November 2, 2013: This was my favorite day of the trip. It began with a morning pickup at the hotel across from mine, where I met a couple from California (I met a lot of California people on this trip). The driver apparently spoke only a few words of English so we had some trouble communicating with him. However, after everyone was picked up and in the van, the driver grabbed the microphone and began speaking in perfect English. Turns out he was actually our guide and was just pranking us. 🙂
So we sat back for the long ride to Uxmal. It was literally in the middle of nowhere, as the road cut through forest with virtually nothing else around. It reminded me a bit of driving through certain portions of the Pine Barrens in New Jersey, but with even longer stretches of remoteness.
We eventually reached Uxmal and had time to do a little shopping before entering. It was a very hot day, and just as humid as the previous day. I considered buying one of those Panama hats to block the sun but instead settled for an Uxmal baseball cap since I have collected baseball caps from most of my other travel destinations. I still hadn’t managed to find any sunscreen on this trip (a store in the ground-floor mall of my hotel in Merida wanted like $35 for a little tube!), so I just used some hand lotion on my face and my Avon bug spray (which includes some sunscreen) for the rest of me. The bug spray has proven to be very effective on my two jungle-ish trips in Peru and Mexico at keeping away the insects, so I was glad I brought it.
Upon entering the Uxmal complex the first thing you see is the glorious Pyramid of the Magician. Unfortunately, this is not a pyramid they allow you to climb.
I noticed several lizards crawling up and down the pyramid walls (I believe they were iguanas). They were everywhere and had no fear of humans, so you could walk right up to them and take a picture like this:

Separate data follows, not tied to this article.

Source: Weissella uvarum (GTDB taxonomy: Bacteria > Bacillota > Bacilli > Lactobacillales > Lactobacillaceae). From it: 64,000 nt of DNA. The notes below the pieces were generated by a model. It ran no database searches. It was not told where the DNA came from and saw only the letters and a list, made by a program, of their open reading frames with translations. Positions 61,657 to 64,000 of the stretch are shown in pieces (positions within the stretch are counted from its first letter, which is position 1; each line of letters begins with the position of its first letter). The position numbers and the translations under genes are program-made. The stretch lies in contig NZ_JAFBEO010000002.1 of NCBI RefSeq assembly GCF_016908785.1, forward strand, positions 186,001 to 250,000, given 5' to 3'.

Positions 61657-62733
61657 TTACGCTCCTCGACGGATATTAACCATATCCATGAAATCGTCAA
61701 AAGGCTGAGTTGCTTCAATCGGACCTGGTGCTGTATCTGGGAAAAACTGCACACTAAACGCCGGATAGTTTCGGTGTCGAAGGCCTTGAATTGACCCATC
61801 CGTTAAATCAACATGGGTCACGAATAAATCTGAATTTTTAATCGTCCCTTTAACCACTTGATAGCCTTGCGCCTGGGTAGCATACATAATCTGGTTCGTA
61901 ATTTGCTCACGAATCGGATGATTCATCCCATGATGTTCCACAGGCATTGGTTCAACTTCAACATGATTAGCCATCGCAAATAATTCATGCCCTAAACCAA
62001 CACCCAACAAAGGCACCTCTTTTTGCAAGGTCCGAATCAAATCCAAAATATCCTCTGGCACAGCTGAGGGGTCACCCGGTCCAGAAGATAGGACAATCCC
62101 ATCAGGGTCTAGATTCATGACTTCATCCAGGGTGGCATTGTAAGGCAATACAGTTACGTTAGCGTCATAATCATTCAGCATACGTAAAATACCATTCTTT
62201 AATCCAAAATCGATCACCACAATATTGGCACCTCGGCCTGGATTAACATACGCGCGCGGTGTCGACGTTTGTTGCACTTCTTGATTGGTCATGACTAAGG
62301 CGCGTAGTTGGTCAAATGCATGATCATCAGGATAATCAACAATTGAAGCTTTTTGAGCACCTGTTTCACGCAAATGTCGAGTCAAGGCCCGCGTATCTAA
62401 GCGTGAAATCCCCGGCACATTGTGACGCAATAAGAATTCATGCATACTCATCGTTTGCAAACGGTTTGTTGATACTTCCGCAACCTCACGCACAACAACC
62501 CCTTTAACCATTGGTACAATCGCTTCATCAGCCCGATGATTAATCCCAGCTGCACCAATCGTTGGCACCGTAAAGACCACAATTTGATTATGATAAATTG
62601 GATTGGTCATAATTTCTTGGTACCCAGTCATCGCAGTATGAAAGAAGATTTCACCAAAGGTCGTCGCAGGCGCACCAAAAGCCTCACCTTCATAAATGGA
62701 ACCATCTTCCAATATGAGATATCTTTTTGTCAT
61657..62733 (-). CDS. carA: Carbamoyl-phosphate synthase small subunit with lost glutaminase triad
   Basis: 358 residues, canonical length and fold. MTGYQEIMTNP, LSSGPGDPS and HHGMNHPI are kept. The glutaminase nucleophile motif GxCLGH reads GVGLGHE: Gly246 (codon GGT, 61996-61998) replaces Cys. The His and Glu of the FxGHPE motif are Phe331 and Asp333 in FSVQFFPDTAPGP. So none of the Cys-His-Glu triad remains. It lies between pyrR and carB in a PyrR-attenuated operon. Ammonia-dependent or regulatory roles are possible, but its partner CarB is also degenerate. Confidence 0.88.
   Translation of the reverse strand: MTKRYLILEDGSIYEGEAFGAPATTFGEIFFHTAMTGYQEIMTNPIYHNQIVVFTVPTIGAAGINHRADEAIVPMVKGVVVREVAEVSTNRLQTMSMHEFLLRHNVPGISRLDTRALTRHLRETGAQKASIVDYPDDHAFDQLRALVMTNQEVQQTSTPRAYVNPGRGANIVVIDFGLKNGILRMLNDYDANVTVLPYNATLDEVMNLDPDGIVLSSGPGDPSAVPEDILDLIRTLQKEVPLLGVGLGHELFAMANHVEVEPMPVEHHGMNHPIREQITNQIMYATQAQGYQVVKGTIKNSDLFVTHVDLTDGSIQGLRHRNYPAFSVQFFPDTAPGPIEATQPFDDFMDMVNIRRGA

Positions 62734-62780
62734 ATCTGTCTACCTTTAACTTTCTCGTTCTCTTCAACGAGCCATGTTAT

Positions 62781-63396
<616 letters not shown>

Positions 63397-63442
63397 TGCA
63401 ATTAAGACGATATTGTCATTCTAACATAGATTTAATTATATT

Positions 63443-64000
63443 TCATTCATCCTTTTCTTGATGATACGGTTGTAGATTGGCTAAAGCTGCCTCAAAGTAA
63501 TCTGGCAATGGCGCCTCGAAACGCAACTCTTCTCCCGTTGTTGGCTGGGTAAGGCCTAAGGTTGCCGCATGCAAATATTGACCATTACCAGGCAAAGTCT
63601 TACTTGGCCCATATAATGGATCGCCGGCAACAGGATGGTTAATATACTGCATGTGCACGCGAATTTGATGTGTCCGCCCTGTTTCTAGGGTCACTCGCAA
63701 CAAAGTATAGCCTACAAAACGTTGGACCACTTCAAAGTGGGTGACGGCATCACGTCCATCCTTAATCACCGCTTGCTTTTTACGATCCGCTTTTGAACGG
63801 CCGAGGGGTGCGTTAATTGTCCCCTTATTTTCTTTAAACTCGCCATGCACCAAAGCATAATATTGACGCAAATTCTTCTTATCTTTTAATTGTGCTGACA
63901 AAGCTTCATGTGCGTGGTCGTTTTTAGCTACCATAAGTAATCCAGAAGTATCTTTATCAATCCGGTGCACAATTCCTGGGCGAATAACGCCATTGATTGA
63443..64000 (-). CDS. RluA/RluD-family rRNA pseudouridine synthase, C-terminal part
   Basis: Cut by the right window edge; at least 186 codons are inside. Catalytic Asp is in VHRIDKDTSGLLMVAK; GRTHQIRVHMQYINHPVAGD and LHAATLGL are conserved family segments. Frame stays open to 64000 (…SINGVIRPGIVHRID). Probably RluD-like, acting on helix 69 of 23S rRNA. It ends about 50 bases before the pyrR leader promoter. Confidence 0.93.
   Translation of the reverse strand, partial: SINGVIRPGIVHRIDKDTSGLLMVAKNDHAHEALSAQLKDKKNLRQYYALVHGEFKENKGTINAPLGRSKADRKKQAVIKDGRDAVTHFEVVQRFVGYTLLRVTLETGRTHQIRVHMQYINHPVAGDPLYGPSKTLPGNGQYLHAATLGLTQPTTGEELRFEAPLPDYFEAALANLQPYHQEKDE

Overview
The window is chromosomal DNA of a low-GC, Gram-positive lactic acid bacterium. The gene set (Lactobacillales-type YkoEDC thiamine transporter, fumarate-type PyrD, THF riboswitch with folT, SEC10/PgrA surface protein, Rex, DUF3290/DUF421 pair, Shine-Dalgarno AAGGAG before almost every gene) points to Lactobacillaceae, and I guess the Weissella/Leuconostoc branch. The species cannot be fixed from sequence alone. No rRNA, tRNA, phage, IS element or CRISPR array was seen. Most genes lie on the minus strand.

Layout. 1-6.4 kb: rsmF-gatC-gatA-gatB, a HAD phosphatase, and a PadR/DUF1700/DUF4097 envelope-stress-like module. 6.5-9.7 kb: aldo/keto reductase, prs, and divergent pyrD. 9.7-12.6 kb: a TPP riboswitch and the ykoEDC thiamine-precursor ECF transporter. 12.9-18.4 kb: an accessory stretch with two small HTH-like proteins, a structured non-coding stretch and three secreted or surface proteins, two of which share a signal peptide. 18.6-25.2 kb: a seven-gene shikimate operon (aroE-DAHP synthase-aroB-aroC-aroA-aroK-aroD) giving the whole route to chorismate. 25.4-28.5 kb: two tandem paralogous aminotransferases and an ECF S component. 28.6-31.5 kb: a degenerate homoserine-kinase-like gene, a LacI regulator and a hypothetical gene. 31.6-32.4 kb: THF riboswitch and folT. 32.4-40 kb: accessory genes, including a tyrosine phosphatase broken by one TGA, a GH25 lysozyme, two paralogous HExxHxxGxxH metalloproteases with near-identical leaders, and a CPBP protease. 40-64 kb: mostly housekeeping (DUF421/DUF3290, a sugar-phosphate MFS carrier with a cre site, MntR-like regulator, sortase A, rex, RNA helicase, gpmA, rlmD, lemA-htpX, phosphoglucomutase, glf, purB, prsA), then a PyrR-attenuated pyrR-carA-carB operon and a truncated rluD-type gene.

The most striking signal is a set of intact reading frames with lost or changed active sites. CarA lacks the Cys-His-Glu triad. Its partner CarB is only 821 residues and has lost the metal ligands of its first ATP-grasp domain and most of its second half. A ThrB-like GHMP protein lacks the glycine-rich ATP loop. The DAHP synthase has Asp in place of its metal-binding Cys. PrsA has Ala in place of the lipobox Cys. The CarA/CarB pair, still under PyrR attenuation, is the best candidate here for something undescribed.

Our guide took us through the entire complex, providing excellent background and commentary. This was easily my favorite of all the pyramid sites I visited. Because it is so remote and peaceful, with far fewer tourists than the more popular pyramid sites (and no vendors harassing you to buy stuff), it’s really easy to imagine yourself as an Indiana Jones-type of explorer stumbling onto a lost Mayan city in the middle of the jungle.
After our tour, the guide gave us free time that I used to climb the Great Pyramid at the other end of the complex, which has only been partially restored.
The top offers a bird’s-eye view of the entire complex and really gives you a sense of its remoteness as you gaze upon jungle stretching to the horizon in every direction.
After spending some time at the top I made my way to an unrestored, ruined structure called the House of the Doves. Located in an isolated area of the complex through some foliage, I was the only person there. I love having a place to myself like that; it always makes me feel as if I’m discovering something that no one else knows about. I could practically hear John Williams’ Raiders theme in my head. 😉